"…Live performances focus on a mix of two rhythm guitars (one to keep the beat, balanced with another that is soaring and sweet), while the deep tones of the bass hope to bring to mind the delicate but strong steps of a camel making its way through the wastelands.
The heavy, pulsating heartbeat of the percussion holds the songs together and completes the sound of Terakaft.
"We make music to send the message for our people," the band says. "It’s our battle, it’s our fight for our freedom."
Terakaft’s music is featured in the Al Jazeera filmOrphans of the Sahara. For more on the band, vist their official website: terakaft.bandpage.com ”
Terakaft - Imgharen Win Ibda (“The Time of Our Elders”) (by Scott Lynch)
Live from the Walnut Room in Denver.
Zook Beat caught up with Terakaft during their recent US tour. This marked the second US tour for the band. A quartet of players - here to share the rebellious rock of the desert.
In this particular tour, due to visa issues the band consisted of two original members plus two recruits in NY.. though on stage, one felt that the group was as tight as in previous configurations.
The energy is high on stage yet trance like. Terakaft’s sound is primarily guitar-driven in the style known as assouf among the Tuareg people. Like another famous Desert Rockers Tinariwen, Terakaft chant and express in their music the nostalgic feel of the desert. It is the constant search for the unknown, the horizons of the desert, water, love, shelter, and community. The Temalshek people are nomadic; the recent political and religious situation in Northern Mali where Terakaft is from has affected the group’s life. The leader of the group Diara (once a member of Tinariwen) lives over the border in Algeria. When I spoke with him he expressed concern and bewilderment over the current state of affairs in Mali. Though he wants the nomadic lifestyle of Tuaregs to be protected, he hopes that Mali will be united again as one nation…”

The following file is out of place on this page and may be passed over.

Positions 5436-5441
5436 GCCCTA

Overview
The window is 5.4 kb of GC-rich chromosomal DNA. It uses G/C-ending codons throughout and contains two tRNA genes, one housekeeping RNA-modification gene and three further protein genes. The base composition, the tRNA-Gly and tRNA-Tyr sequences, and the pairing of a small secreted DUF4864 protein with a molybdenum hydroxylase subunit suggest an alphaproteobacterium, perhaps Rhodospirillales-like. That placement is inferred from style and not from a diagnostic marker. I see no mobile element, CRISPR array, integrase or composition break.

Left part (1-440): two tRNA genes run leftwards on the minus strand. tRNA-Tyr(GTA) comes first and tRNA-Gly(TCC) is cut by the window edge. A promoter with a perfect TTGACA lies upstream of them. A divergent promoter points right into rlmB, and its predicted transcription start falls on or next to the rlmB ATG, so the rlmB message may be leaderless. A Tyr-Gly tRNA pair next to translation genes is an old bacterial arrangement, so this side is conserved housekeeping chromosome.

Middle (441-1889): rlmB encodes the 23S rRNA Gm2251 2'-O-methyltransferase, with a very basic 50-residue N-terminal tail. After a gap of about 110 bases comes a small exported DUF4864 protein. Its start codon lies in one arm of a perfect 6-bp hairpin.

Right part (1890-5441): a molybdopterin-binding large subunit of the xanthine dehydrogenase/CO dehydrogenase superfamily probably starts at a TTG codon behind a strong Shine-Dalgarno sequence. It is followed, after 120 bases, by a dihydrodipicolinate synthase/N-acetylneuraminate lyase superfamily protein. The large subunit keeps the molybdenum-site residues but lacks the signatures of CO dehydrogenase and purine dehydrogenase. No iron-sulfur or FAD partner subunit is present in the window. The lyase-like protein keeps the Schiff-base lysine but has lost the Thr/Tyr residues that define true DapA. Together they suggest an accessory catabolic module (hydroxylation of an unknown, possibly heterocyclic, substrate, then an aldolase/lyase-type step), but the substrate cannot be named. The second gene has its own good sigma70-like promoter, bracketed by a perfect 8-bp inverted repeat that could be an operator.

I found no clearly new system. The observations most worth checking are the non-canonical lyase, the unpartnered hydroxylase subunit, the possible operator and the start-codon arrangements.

Terakaft interviewed by Dung Mummy Radio 6 November 2013 (by urckrecords)
Kill Radio interview from the Bootleg Theater last week.
"There are few places in the world where Touaregs-Malian Bedouin nomads can feel at home, but the Arizona desert is one of them. "This caravan started in the desert of Mali, but we ended up in the United States," bandleader Liya Ag Ablil told the small but enthusiastic Rhythm Room crowd. "We feel like we are home in Arizona."
Dressed in traditional Bedouin robes, Terakaft — which means “Caravan” in Tamashek — then launched into one of the many deeply moving, driving and intense polyrhythmic numbers of the evening. The audience was up for it, filling the dance floor and moving with the hypnotic rhythms of the music…
To call it desert blues would be too easy a simplification — and somewhat ironic, given that the banjo and guitar hail from Mali and the blues existed here long before U.S. musicians adopted the form — simply because there is so much going on in each song. The key, and highlight this evening, was the overlapping guitar melodies, already sounding slightly off-kilter for the high, almost “nasally” tones. Bluesy, yes, but certainly not downtrodden.
…one nice thing about West African music is its ability to branch out in any direction. Such was the case on many songs this evening; like jazz artists, the explorations never detracted from the core song, nor did the musicians get lost along the way. These were great moments, but in reality, there were many as the musical pulse never wavered…
Last Night: Malian Touareg nomads Terakaft.
Personal bias: A longtime fan of West African music.
The crowd: Most up for dancing no matter the age.
Random notebook dump: Derek Trucks, who also plays without a pick, could also learn a few things from this bunch.
Overheard: By a woman who danced almost all night: “Oo-wwwee!” This makes me wanna dance.”
Terakaft’s Bootleg Theater reviewed on Hits Magazine!
Terakaft featured in Tempo: Arts & Entertainment from The Taos News for Ktaos Solar Center concert on Saturday:
“Henderson said they expect Terakaft’s performance to be ‘a little more rocking’ than Tinariwen, and says that the band ‘tends to jam a little bit more like Bombino’, stretching out, rather than clipping off, their songs.”